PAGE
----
As the new series of Strictly Come Dancing begins, Trishna Bharadia who danced on this year’s The People’s Strictly, talks to us about her love of dance and how she refuses to let having MS stand in the way of doing so. In her own words: “Dance comes from the heart. It’s what you make it.”
I’ve always loved to dance. I’ve just never really had the confidence to. It’s taken me a long time, a diagnosis with MS and huge personal upheaval to realise that actually, you don’t need confidence to dance, you don’t even need what many people assume to be a certain level of physical ability; you just need the passion and love for it.
For most of my life dance was the thing that everyone else did at parties. As a kid who lacked confidence, I was always the one sat in the corner wishing I had the guts to go up and dance to my favourite songs, only to find that by the time I’d worked up enough courage to, the party was over.
This started to change when I went to university, although I’d always insist on dancing in the middle of the dance floor surrounded by lots of people. That way I would get swallowed up by the crowd which meant I didn’t have to move that much. It was more a little bit of head bopping and feet shuffling than dancing.
All that changed following a diagnosis of MS in 2008 and some huge personal upheaval. Being diagnosed with MS changed my attitude towards life. The nature of the condition is such that I could quite literally wake up tomorrow and not be able to move my legs. I could potentially be in constant pain. I may not be able to feel my arms.
So I started to make the most of what I could do physically and what I enjoyed the most. That’s when I decided to do something for me and so took up Zumba. That’s where my love affair with dance really, truly began to take shape.
I had the pleasure of watching the CandoCo Dance Company many years ago, before I was diagnosed with MS. It’s a contemporary dance company that brings together both disabled and non-disabled dancers. It was eye-opening as I’d never experienced anything like it before. On the CandoCo website it says the company “create excellent and profound experiences for audiences and participants that excite, challenge and broaden perceptions of art and ability,” and that is exactly what it does.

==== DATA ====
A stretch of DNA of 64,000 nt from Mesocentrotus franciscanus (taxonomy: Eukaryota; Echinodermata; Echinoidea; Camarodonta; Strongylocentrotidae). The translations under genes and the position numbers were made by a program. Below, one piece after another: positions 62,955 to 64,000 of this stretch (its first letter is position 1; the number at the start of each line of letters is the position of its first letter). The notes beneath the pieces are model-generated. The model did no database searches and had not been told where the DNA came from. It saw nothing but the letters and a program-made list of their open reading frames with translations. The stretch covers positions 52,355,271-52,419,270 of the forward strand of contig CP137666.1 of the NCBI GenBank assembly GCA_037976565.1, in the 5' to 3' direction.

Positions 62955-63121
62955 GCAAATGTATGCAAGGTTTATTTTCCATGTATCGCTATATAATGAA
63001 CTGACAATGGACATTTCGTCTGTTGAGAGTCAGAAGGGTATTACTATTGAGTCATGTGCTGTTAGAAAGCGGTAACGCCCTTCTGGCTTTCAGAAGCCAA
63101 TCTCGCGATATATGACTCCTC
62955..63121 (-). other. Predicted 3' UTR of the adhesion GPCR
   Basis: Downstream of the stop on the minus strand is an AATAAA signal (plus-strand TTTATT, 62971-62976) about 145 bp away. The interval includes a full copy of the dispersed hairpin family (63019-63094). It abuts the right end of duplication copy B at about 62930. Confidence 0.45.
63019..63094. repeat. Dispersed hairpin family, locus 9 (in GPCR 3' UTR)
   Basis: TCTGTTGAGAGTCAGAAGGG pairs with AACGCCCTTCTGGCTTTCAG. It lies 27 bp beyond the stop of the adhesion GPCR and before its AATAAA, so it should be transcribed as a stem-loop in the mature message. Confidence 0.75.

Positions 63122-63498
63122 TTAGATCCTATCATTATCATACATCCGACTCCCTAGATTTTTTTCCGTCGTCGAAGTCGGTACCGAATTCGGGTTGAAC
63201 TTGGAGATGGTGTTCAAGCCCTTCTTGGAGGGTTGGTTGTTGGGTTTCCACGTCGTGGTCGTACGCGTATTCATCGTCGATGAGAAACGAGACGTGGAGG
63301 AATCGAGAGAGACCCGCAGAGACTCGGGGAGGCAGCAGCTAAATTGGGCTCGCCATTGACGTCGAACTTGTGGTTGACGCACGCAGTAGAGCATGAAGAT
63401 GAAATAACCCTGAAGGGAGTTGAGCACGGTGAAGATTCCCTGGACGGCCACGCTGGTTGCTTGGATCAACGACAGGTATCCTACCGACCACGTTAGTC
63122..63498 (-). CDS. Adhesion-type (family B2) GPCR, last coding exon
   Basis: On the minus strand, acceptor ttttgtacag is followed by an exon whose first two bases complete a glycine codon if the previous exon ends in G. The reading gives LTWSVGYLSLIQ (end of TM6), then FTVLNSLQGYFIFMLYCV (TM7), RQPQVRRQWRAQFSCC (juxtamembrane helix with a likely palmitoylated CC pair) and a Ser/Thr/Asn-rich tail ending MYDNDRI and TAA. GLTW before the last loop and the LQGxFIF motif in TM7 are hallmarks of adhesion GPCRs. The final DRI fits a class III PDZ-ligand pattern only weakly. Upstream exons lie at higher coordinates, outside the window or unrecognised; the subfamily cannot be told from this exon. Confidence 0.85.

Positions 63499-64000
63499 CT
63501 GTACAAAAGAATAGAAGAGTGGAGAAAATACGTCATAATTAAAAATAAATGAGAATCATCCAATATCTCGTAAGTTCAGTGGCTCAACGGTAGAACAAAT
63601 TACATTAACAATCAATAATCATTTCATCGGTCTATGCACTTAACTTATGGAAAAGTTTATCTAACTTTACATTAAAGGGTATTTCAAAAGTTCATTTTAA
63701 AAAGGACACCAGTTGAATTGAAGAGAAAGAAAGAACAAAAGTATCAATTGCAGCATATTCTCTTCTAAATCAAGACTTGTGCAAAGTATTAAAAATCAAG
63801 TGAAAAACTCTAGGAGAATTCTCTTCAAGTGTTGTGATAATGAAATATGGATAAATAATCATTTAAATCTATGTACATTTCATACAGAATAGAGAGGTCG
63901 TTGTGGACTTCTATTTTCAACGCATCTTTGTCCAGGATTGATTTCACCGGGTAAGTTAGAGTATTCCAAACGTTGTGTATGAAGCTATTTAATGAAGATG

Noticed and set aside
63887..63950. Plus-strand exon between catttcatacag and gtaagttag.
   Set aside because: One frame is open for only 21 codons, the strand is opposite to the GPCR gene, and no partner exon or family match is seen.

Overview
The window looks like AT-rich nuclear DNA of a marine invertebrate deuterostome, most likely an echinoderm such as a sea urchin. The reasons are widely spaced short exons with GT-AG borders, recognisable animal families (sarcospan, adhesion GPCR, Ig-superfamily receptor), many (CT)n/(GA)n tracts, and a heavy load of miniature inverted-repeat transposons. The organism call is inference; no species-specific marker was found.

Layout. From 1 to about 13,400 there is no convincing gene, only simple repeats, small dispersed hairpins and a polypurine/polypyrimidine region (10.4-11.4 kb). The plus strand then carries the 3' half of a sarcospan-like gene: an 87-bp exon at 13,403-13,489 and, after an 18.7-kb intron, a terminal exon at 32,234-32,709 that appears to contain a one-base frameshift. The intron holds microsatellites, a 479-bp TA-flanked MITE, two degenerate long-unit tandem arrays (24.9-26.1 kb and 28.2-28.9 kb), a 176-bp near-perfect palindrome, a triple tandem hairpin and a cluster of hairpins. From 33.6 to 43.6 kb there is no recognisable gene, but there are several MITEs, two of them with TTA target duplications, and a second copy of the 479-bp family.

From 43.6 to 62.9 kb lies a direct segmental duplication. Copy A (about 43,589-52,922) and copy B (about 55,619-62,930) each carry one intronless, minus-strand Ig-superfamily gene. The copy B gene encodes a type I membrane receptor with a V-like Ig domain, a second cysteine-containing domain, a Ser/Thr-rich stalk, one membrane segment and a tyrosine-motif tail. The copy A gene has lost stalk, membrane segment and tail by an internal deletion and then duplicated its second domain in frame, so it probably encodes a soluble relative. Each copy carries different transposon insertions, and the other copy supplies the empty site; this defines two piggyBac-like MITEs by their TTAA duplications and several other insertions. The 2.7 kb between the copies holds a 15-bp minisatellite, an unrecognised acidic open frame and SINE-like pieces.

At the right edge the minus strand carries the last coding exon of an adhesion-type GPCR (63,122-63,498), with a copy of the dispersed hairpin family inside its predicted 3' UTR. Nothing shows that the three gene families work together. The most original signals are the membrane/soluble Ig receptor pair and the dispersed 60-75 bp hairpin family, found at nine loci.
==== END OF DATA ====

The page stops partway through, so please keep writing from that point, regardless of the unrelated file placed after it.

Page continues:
Dancing with MS, with any other chronic conditions and/or a disability isn’t easy. Those of you who watched The People’s Strictly for Comic Relief in March will know that throughout my training, I had to take more rest breaks than most. Aljaz Skornajec (my dance partner) and I had to adapt the routine to make it manageable but still challenging.
I wasn’t alone though. Cassidy Little, an ex-marine who lost a leg in Afghanistan and who was dancing with Natalie Lowe on the show, also faced challenges. Quite soon into training he realised that his regular prosthetic didn’t give him enough flexibility to move around the dance floor, so he switched it for a running blade. He went on to win the show with a passionate and dramatic Paso Doble.
Doing Strictly made me appreciate so much more what I’m capable of physically. However, I am also fully aware that not everyone with MS is able to do what I did, but I still want to try and get as many as people as possible to give dancing a go. After the show I was approached by the Wheelchair Dance Sport Association (WDSA), who asked if I’d like to help promote wheelchair dancing and get more people involved. I jumped at the chance!
The WDSA helps prove to people that dancing, like any art form, is about being creative. It’s about thinking outside the box and making it what you want. Who says that dancing has to be upright on two legs? Wheelchair dancing can be between two people in wheelchairs, or one person in a wheelchair and one person who is able bodied. Whatever way it’s done, it’s beautiful, challenging and goes to show that disability definitely doesn’t have to be a barrier to dancing.
By Trishna Bharadia